World-renowned economist Dale Lee from Seward says, “This is no time to raise minimum wage.” He cites Paul Krugman, a truly renowned Nobel Prize-winning economist, as being incorrect in supporting the raise to $9/hour with indexing for inflation from year to year.
Today’s federal minimum wage works out to be $4.97/hour in 1996 dollars (infoplease.com). I wonder what $9 would be in 1996 dollars?
Mr. Krugman speaks to the effects on employment: that due to lots and lots of proof, most of it shows that there is little to no effect of minimum wage increases on employment. Human beings aren’t real estate or bushels of wheat, and hiring and firing them is more complex than commodities markets. A byproduct of this complexity is that small increases in wages for those who make the least do not necessarily reduce the number of jobs (m.postbulletin. com).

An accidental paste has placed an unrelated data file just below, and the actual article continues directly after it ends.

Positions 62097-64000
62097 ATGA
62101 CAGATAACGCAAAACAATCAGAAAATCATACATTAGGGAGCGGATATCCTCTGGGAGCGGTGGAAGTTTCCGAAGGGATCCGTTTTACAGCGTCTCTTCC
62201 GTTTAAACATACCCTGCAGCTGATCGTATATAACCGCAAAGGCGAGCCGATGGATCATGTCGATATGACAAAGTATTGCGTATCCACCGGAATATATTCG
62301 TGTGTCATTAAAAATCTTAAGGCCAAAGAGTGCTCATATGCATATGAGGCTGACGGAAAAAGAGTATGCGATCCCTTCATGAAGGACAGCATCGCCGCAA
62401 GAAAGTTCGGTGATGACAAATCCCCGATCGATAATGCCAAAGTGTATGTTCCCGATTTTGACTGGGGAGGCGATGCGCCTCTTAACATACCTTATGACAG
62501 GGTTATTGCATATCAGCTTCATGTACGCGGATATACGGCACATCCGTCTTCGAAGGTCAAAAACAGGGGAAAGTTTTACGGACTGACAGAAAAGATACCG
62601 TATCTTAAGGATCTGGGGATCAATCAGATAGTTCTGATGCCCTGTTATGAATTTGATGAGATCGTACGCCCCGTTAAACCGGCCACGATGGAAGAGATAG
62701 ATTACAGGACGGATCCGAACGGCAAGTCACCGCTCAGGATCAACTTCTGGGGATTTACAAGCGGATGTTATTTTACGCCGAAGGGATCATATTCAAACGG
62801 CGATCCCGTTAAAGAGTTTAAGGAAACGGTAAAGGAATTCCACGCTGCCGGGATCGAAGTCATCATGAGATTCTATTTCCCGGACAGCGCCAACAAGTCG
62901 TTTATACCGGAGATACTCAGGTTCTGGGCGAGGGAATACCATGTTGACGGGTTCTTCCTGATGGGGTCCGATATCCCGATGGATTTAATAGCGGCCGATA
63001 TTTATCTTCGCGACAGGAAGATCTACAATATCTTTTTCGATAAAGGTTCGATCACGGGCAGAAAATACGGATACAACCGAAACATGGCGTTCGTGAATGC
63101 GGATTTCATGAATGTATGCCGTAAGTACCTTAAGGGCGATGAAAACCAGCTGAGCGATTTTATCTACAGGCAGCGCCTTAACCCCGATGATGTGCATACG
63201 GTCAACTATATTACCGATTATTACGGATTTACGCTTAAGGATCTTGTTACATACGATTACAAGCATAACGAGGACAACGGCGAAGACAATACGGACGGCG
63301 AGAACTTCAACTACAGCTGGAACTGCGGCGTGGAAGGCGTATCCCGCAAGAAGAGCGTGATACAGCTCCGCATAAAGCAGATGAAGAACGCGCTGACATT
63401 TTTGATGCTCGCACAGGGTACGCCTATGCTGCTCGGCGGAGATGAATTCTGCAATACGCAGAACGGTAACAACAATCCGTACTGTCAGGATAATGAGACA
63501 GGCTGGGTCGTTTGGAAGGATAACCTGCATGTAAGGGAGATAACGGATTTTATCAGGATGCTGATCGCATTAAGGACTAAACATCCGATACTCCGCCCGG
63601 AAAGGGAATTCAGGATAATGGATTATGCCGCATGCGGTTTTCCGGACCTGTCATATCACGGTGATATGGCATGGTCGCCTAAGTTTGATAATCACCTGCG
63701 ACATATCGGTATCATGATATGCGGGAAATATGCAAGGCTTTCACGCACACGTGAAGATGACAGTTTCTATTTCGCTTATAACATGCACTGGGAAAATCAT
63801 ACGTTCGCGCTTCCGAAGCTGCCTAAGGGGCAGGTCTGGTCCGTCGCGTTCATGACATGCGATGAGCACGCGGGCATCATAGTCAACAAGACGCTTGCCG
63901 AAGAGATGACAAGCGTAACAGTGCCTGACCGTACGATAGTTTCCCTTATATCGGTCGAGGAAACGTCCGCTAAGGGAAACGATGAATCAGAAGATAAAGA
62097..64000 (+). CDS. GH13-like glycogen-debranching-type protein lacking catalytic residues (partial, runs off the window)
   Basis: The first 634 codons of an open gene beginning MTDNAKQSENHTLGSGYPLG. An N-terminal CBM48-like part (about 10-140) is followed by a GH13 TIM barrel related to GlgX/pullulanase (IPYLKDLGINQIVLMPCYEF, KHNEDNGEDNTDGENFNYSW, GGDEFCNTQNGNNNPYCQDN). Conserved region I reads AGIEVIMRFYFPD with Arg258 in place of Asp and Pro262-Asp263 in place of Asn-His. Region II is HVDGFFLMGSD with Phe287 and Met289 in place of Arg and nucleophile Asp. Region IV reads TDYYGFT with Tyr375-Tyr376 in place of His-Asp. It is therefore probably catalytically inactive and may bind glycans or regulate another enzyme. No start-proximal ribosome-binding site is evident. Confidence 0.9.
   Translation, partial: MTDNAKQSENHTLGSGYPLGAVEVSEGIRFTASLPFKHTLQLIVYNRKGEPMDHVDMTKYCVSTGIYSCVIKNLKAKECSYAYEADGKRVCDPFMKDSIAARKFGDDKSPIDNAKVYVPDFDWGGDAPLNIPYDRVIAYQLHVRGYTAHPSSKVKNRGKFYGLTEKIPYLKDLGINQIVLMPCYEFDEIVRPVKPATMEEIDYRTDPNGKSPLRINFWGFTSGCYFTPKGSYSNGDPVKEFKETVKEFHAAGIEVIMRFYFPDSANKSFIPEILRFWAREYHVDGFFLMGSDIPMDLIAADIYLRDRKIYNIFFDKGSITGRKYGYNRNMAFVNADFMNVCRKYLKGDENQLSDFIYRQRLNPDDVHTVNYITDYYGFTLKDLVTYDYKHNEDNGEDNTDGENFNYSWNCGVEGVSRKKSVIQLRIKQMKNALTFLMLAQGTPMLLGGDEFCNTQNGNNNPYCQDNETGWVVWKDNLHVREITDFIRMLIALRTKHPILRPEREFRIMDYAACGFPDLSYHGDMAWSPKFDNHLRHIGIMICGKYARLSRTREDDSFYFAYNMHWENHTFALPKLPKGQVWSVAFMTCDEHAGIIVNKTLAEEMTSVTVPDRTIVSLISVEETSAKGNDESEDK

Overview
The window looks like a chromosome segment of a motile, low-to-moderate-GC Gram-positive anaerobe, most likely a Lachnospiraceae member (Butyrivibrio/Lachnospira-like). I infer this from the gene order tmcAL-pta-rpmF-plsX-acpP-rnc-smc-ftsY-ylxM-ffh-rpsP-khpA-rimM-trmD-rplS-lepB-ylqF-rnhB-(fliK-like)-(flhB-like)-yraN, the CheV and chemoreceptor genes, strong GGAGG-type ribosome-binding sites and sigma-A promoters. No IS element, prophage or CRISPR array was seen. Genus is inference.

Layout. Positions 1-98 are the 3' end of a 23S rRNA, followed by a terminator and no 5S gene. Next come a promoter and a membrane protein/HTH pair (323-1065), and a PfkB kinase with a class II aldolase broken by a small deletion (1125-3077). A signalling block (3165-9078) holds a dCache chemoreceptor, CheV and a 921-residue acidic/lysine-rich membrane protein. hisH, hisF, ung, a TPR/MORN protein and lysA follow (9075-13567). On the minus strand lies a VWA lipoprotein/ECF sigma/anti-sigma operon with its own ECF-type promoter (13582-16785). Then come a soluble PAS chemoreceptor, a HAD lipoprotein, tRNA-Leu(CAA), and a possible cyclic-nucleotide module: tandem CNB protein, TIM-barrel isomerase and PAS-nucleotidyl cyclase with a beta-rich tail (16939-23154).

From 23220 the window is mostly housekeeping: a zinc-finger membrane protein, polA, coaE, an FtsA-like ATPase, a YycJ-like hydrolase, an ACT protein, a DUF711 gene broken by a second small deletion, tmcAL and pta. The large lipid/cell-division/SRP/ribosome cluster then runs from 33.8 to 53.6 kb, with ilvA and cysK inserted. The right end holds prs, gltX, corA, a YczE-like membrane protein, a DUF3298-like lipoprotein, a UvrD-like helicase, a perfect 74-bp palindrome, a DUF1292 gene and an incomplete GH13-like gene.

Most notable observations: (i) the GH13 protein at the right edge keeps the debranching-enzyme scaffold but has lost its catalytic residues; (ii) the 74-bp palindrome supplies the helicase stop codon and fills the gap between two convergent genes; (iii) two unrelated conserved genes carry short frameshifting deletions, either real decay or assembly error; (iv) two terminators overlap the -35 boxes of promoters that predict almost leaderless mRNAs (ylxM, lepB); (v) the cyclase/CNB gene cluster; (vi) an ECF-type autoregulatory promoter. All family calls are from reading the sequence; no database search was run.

As to the effects on prices, the Center for American Progress says “prices would have to rise 0.21 percent each month — instead of 0.20 percent per month as they had for the two-and-a-half years from June 2010 to December 2012 — to pay for the entire minimum-wage increase.”
The proposed federal minimum-wage increase is small in absolute terms, and the total earnings of those earning minimum wage are small when compared to the size of the U.S. economy (americanprogress.org).
If people have enough money to live on, they don’t need food stamps, they don’t need “the free stuff” Republicans complain about.
If they have enough to live on, they buy what they need and stimulate the economy! Money-to-buy equals demand, equals supply, equals jobs.
Seward’s foremost economist might want to check further to get a real feel for what actual economists have to say.
No matter where you are in your career aspirations, people who work for minimum wage should at least be able to survive on it, without government assistance.